Without spending a cent, a Denver company that makes messenger bags from military surplus has bagged a national advertising campaign on primetime TV.
Sword & Plough, which makes bags and other apparel, is one of two companies that hotel chain Holiday Inn selected for a series of television and online advertisements airing through September. (You can see the video at the bottom of this story).
“This is an opportunity that we would not be able to afford as a small business,” said Betsy Núñez, 28, who co-founded Sword & Plough with her sister, Emily Núñez Cavness, 26, in 2013. “It’s a great way for us to get our message and our brand reach farther than we would be able to do on our own.”
The commercials – which started airing on cable and network television earlier this month – show workers making Sword & Plough products and show the sisters traveling to different cities to make sales calls.
Holiday Inn first heard about Sword & Plough through an organization called MBAs Across America, wrote Eric Lent, who oversees Holiday Inn in the Americas, in an email to BusinessDen.
Then in October, Núñez said, Sword & Plough’s CFO got a call from the marketing company Ogilvy & Mather, asking about the Colorado-based company’s origins and how its employees travel for business.
Then came filming.
Between meeting with their wholesalers, scouting retailers interested in selling Sword & Plough and attending industry conferences, the sisters are on the road anywhere from one to four times every month, Núñez said.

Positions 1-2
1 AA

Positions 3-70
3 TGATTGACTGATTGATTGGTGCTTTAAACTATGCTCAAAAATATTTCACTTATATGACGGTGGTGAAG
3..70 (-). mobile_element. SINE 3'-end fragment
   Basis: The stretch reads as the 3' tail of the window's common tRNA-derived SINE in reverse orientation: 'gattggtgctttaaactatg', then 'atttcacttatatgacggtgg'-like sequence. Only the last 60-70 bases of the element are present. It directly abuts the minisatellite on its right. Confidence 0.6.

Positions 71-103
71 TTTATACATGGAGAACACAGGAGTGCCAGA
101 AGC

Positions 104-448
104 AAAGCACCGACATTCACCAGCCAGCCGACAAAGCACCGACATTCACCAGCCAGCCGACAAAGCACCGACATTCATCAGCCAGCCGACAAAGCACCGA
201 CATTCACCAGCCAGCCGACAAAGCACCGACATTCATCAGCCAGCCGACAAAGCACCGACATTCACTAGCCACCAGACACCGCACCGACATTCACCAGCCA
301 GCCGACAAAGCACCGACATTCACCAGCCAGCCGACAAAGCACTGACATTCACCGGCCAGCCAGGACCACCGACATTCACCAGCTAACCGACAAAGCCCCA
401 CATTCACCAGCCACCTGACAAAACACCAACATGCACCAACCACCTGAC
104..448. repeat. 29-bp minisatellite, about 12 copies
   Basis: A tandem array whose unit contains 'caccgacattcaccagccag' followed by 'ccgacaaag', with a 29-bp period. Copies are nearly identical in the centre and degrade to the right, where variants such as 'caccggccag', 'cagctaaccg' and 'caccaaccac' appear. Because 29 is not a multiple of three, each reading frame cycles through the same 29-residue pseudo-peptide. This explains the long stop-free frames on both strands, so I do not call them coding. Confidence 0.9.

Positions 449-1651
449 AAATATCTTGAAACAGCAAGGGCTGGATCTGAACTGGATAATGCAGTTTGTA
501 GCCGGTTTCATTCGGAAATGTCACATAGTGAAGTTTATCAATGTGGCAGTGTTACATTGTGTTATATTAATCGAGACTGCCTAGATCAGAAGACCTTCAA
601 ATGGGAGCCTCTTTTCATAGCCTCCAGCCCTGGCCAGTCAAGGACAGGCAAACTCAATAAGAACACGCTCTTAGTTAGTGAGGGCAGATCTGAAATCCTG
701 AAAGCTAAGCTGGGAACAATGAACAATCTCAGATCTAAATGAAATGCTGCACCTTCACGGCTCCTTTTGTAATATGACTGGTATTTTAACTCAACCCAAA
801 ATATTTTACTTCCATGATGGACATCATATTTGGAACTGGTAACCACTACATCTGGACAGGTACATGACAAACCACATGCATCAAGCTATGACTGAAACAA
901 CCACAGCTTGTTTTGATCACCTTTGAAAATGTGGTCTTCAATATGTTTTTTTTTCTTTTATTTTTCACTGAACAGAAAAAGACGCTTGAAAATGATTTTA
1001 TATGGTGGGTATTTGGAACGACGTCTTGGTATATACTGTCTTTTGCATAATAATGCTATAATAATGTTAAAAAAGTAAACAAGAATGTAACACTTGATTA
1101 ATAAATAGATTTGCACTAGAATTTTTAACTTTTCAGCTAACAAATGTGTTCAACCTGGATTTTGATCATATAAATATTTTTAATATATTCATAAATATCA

Starting in December and ending in February, a film crew came with them: First to their headquarters in Denver, then to Seattle and finally to Florida. It was at least a six-day shoot, as Núñez remembers it.
“They were able to film alongside the things we were already doing,” Núñez said.
This week, Núñez said, the ad will air during network shows, including CBS drama “NCIS” and NBC singing competition “The Voice” as well as on 15 cable stations.
Sword & Plough can add the spots to a trophy case of media coups. In the past year, it was the subject of a glossy write-up in O, The Oprah Magazine and made it onto CNBC by taking part in an event at the White House.
But previous swings at prime time haven’t always ended in success. The company came up short in a contest that would have landed it a 30-second ad during Super Bowl 50.
Sword & Plough makes bags, hats and other accessories from new and used military supplies, using contract manufacturers, including some in Colorado.
A canvas and twill tote bag starts at $100 and messenger bags at $270. Núñez declined to share the company’s revenue, but said Sword & Plough is profitable.
She estimated that 98 percent of sales are online, but Sword & Plough products are also available at some brick-and-mortar stores. And, she said, the company is looking to expand wholesaling and would like to sell its goods at stores such as Nordstrom.
There’s one more perk to the advertising deal, wrote Lent of Holiday Inn: Both Sword & Plough founders were given rewards points to spend on hotel rooms.
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